In the 2016 campaign there is one candidate—and only one candidate—who fully and authentically runs in the tradition of William Jennings Bryan, Teddy Roosevelt and Franklin Roosevelt as a principled opponent of our new Gilded Age. That candidate is Bernie Sanders. My hope is that, if she is nominated by Democrats, Hillary Clinton would campaign foursquare in that tradition, too—but only time will tell.
There is one other candidate in 2016 who I could call a pretender to the populist mantle, and that is Donald Trump—who is sometimes referred to as a populist by those who do not understand what a populist is.
It is populist to call for financial reform, making a college education affordable to all, making health care truly universal, taking democracy out of the control of the mega-wealthy, creating a $15 an hour minimum wage, enacting systematic reform of the criminal justice system and lifting the poor out of poverty. This is the agenda of Mr. Sanders which William Jennings Bryan, Teddy Roosevelt and FDR would be pleased to be associated with.
It is not populist to oppose raising the minimum wage and say workers are already paid too much, to periodically berate women as fat slobs and bimbos, to insult Hispanic immigrants as rapists and murderers, to export American jobs by profiting from clothes made in China, to disparage American POW’s by saying troops who were never captured are preferable or to deny the American birth of an American president. This is the agenda of Mr. Trump. Whatever one calls it, it is not populist.
Mr. Sanders has championed his progressive anti-establishment populism for generations. Mr. Trump has moved from 25 years of praising Ms. Clinton and donating money to the campaigns of a long list of liberals to makIng them the object of his latest brand of the politics of insults.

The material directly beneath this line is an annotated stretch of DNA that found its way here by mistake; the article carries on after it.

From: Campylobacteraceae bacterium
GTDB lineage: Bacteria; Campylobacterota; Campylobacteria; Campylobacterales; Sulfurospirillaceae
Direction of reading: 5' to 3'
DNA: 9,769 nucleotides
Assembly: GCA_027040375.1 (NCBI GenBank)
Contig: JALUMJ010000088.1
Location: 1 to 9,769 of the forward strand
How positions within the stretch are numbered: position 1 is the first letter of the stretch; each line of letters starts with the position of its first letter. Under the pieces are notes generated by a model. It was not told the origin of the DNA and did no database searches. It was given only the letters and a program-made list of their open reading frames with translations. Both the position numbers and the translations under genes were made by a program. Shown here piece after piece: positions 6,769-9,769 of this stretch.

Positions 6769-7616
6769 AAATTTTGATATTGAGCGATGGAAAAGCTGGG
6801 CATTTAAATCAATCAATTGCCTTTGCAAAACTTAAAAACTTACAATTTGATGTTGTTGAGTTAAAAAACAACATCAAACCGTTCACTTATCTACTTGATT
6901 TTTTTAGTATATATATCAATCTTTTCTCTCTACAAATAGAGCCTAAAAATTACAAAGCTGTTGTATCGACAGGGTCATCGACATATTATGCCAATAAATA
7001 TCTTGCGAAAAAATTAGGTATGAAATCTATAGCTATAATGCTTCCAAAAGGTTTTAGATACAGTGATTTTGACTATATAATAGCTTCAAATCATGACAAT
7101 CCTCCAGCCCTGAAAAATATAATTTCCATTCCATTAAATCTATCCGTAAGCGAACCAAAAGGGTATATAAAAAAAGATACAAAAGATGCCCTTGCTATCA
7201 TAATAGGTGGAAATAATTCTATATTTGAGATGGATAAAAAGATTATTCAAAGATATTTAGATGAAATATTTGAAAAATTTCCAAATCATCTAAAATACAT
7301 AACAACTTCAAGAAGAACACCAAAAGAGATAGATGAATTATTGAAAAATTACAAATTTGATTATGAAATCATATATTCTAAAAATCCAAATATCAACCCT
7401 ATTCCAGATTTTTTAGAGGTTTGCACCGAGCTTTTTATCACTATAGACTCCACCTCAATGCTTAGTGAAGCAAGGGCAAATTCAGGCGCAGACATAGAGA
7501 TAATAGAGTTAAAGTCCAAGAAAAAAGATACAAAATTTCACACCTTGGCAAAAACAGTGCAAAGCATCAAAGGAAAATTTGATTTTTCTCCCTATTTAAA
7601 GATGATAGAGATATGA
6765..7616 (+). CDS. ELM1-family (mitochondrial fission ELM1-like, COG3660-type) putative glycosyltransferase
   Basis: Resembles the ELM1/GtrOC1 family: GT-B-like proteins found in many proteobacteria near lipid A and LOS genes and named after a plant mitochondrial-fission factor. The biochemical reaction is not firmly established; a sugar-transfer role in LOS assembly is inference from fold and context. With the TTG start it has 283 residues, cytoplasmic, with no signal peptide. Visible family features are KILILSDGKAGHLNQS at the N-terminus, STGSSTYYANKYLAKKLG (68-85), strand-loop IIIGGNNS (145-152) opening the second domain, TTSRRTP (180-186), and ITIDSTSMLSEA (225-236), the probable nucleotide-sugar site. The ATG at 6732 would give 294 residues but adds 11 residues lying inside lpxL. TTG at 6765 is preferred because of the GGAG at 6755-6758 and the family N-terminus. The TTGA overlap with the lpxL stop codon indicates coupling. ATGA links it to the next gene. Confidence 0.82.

On the matter of authenticity and trust, Mr. Trump’s campaign chief Paul Manafort said last week to the Republican National Committee—the inner sanctum of the GOP establishment—that Mr. Trump did not actually and literally mean everything he said when he was attacking the GOP establishment during the last year. He promised the leaders of the GOP establishment that he would soon adopt a new persona. Now, over the weekend, Mr. Manafort said that he—Mr. Manafort—did not actually and literally mean everything he said last week and that his candidate, Mr. Trump, would not be creating a new persona tailored for the approval of the GOP establishment. We shall see what next week brings.
Can anyone imagine Mr. Sanders or his staff telling Wall Street or the Democratic National Committee that Mr. Sanders will be soon adopting a new persona to curry favor with the party or Wall Street establishment?
One of the stories of Campaign 2016 is that there is essentially a primary within the primaries, pitting Mr. Sanders against Mr. Trump for the mantle of populist anti-establishment champion. Mr. Sanders has won this primary of populism by a landslide, which is why the Real Clear Politics summary of polling shows Mr. Sanders would defeat Mr. Trump by an epic landslide margin of some 15 percent!
Disclosure: Donald Trump is the father-in-law of Jared Kushner, the publisher of Observer Media.